Figure 2.3 Major routes of xenobiotic metabolism simplified into the generation and sequestration of functional groups.


Figure 2.4 Changes in chemical reactivity and excretability with metabolism.

Table 2.1 Toxic Xenobiotics Classed by Reactive Metabolites/Intermediates

Aflatoxins B1 and B2, benzo(a)pyrene and benzo(e)pyrene, chrysene, 7,12-dimethylbenzanthracene, 3-methylcholanthrene
Adriamycin, o– and p-benzoquinone, bleomycin, menadione, mitomycin c, 1,2-naphthoquinone, streptonigrin
Carbonium ions
2-Acetylaminofluorene (2AAF), dimethylnitrosoamine, nitrosonornicotine, procarbazine, pyrrolizidine alkaloids
Acetaminophen, amodiaquine, 2,6-dimethylaniline, ellipticine acetate, 3-methylindole, nicotine, phencyclidine
2-acetylaminofluorene (2AAF), 4-aminobiphenyl, 2-aminonaphthalene, 2-aminophenanthrene, benzidine
Acyl glucuronides
Bilirubin, clofibric acid, diflunisal, indomethacin, tolmetin, valproic acid, zomepirac
Glutathione adducts
Chlorotrifluorethylene, 1,2-dibromo-3-chloropropane, dibromoethane, N-(3,5-dichlorophenyl)succimide, hexachlorobutadiene, tetrachloroethylene, tetrafluoroethylene, trichlorethylene, tris(2,3-dibromopropyl) phosphate

Xenobiotic biotransformation takes place in almost all organs and tissues (liver, skin, GI tract, lungs, kidney, blood, etc.); however, the liver is quantitatively the most important tissue for xenobiotic metabolism especially because of its high expression levels of many xenobiotic-metabolizing enzymes. The liver with its portal blood supply from the GI tract is uniquely placed to protect the body from exogenous, possibly toxic chemicals. If the liver can rapidly metabolize the xenobiotic following absorption from the GI tract, a significant portion of the xenobiotic may be inactivated before it can produce a therapeutic or toxic effect in the remainder of the body.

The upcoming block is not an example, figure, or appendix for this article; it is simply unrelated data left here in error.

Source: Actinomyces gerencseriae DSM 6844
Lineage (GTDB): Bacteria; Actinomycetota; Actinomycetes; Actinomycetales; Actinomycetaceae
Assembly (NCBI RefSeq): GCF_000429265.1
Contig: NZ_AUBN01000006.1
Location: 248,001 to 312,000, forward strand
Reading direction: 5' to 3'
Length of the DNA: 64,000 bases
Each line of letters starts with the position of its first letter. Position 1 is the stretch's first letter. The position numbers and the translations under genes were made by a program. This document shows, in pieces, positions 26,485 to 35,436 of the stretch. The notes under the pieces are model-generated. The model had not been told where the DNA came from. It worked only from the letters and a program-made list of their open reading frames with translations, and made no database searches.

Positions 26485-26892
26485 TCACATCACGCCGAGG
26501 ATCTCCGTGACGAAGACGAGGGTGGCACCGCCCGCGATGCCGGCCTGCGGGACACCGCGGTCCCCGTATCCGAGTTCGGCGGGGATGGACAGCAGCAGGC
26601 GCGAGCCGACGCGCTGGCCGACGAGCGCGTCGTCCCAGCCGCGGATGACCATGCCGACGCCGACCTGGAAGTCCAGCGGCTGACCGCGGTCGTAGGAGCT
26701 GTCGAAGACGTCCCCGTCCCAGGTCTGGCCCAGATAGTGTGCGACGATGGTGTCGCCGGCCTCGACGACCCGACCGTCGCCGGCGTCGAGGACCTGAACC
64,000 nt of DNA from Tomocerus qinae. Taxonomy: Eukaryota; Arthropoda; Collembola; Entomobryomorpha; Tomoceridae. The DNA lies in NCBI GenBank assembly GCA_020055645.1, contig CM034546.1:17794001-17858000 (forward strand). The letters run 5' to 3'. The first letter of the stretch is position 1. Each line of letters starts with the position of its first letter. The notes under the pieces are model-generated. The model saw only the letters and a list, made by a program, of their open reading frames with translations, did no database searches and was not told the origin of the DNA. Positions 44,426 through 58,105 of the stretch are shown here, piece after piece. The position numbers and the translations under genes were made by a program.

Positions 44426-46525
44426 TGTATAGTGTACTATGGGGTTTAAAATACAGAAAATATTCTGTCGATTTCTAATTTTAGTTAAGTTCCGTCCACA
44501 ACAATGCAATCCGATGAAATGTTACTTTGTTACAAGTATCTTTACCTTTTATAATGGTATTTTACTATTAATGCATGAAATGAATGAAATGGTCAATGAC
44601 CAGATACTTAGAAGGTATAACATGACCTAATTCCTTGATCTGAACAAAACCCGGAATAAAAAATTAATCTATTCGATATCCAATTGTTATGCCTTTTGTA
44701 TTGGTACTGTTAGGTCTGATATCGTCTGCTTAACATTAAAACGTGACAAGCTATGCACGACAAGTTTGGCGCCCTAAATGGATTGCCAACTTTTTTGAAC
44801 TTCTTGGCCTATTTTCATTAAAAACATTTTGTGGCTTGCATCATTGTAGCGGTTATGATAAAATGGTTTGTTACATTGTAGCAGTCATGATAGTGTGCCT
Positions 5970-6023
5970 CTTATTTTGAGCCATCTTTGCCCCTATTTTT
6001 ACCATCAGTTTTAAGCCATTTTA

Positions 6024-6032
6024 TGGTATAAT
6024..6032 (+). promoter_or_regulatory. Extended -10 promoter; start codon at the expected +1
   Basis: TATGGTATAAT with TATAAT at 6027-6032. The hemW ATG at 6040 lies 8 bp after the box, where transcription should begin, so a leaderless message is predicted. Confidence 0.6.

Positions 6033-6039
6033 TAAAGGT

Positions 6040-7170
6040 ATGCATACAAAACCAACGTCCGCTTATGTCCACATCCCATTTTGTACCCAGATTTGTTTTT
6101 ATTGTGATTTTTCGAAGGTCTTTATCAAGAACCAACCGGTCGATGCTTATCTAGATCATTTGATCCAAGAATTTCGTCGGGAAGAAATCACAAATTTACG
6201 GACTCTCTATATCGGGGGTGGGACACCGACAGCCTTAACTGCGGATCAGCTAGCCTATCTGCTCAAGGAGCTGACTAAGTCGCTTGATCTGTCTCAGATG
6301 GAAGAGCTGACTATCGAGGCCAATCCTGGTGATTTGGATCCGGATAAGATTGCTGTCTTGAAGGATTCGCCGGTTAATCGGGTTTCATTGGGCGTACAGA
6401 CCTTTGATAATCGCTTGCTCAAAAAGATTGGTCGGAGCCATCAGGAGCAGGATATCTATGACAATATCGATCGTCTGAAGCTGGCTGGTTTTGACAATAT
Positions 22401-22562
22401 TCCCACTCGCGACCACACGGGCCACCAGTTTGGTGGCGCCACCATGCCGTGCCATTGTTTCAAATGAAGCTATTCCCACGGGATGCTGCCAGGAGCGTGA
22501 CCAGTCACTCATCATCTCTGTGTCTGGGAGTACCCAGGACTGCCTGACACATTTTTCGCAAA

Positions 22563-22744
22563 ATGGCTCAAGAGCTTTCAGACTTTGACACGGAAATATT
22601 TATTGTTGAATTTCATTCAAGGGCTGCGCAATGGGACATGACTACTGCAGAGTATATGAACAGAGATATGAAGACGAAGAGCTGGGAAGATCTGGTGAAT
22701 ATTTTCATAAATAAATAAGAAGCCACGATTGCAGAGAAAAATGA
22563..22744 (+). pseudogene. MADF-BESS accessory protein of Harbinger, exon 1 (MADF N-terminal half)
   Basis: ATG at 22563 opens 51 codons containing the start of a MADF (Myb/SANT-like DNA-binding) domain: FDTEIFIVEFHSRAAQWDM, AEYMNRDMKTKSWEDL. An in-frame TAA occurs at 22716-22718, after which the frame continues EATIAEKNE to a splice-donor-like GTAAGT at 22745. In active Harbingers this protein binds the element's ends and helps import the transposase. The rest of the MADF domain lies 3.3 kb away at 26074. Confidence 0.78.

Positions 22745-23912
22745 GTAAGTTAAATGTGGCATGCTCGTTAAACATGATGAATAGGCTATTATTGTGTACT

Within the liver, a major subcellular site of xenobiotic biotransformation is the endoplasmic reticulum. Among the most common/important xenobiotic-metabolizing enzymes located here are cytochrome P450s and flavin monooxygenases (FMOs), carboxylesterases, and glucuronosyltransferases. When liver is homogenized and ruptured cells are differentially centrifuged, fragments of the endoplasmic reticulum with xenobiotic-metabolizing capabilities are isolated in the fraction called microsomes (artifacts of cell disruption), a term often used to identify the cellular location of xenobiotic-metabolizing enzymes. Differential centrifugation of liver tissue gently homogenized in 0.25 M sucrose (so as to preserve mitochondria intact) can yield other fractions containing xenobiotic-metabolizing enzymes; 18,000 g for 20 min will pull down intact heavy and light mitochondria into a pellet, and microsomes require 105,000 g for 60 min to sediment, leaving the cytosolic (soluble) fraction as a supernatant. Note that a 20-min 9000 g supernatant, often termed an S9 fraction, a fraction that is utilized in some xenobiotic metabolism studies and mutagenic assays (“Ames test”), contains both microsomes (endoplasmic reticulum) and cytoplasm (and some light mitochondria) and therefore enzymes contained therein.